The Customer at the Butcher Shop on Starling Avenue

We’ve been going to the Starling Meat Market  for years. It is one of the places in the neighborhood where we are greeted by name. And that is always a nice feeling. Because even in a large community  like ours, people still take the time to know you by name. 

On Saturday afternoon as we ordered a few cuts of meat for the week an older white man walked in. 

He wore khakis and a tan jacket zippered all the way up – the collar of his button down shirt peeking out. The laces on his black rubber sole shoes were neatly tied. His thin white hair was combed back. And around his wrinkled alabaster wrist was a silver bracelet with his name and two phone numbers. 

His name was “Timothy.” 

Timothy greeted Benny the butcher like an old friend. And Benny joked backed the way he does with all his regulars. Their banter was familiar and yet somewhat off

“How loud does the lion roar?” Timothy asked Benny. Benny responded with a roar and Timothy laughed. 
“He’s big. How old is he?” Timothy asked me, looking at Norrin.

His question caught me off guard but I smiled and told him Norrin’s age.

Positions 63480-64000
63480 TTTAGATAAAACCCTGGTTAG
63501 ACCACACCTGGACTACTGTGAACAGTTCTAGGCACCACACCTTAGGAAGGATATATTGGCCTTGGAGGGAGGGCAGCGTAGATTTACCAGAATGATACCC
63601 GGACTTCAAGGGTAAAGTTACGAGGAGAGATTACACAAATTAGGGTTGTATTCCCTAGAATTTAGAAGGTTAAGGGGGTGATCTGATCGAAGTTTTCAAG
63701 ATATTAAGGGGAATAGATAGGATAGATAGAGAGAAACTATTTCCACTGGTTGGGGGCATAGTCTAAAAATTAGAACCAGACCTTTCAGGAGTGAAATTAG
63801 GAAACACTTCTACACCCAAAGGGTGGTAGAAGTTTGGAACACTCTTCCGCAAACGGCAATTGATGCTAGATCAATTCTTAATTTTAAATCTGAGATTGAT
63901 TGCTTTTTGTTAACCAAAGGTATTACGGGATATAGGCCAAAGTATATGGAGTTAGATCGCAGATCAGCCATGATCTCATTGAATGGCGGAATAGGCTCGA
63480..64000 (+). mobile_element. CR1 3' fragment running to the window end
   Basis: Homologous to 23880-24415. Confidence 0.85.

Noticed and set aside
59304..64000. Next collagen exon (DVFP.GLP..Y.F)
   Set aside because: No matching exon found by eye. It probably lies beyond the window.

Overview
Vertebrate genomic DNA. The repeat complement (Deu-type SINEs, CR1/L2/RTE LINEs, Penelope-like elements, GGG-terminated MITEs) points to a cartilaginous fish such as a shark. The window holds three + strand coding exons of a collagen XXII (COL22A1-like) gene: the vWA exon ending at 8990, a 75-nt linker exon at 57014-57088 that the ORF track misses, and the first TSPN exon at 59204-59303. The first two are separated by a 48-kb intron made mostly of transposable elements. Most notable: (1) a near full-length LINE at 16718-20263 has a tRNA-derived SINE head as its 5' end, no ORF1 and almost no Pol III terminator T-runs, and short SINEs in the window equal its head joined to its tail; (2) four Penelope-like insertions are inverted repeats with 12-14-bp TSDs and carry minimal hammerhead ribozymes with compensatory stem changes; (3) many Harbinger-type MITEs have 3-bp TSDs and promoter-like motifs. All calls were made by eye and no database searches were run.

“2006. He was born in 2006. When is his birthday?”

I told him the date and within seconds Timothy told me that Norrin was born on a Friday. He then asked about my birthday, then Joseph’s. And he told us the day we were born.

Timothy then asked where we born. And with each answer, he told us the address and nearest train station. In between all of our questions, Timothy asked Benny how loud the lion roared.

After about ten minutes of talking, Timothy walked out without saying goodbye.

I knew in our brief interaction that Timothy had some kind of special need – maybe even autism. Our meeting left me with mixed emotions. I don’t meet older people with special needs often, but when I do – it makes me think about Norrin’s future. 

I don’t know what Norrin will be like when he grows up. I can only hope. I hope that he can be as independent as Timothy. I hope Norrin lives in a neighborhood that he can walk around on a Saturday afternoon and run his errands. And I hope there will be a market owner, that greets Norrin by name. 

featured on The Mighty, June 2014 
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  1. says

    Brought tears to my eyes reminded me of the first weeks after knowing his diagnosis. That was and is still a Big question. What will our sons life be like. We will never know but we pray that he lives in a community like this too. We have read about and heard of many success stories of adults with dissabilities but we have have also heard of heart breaking stories too. We just pray people become sensitive and educated toward all our growing kids with any kind of dissability

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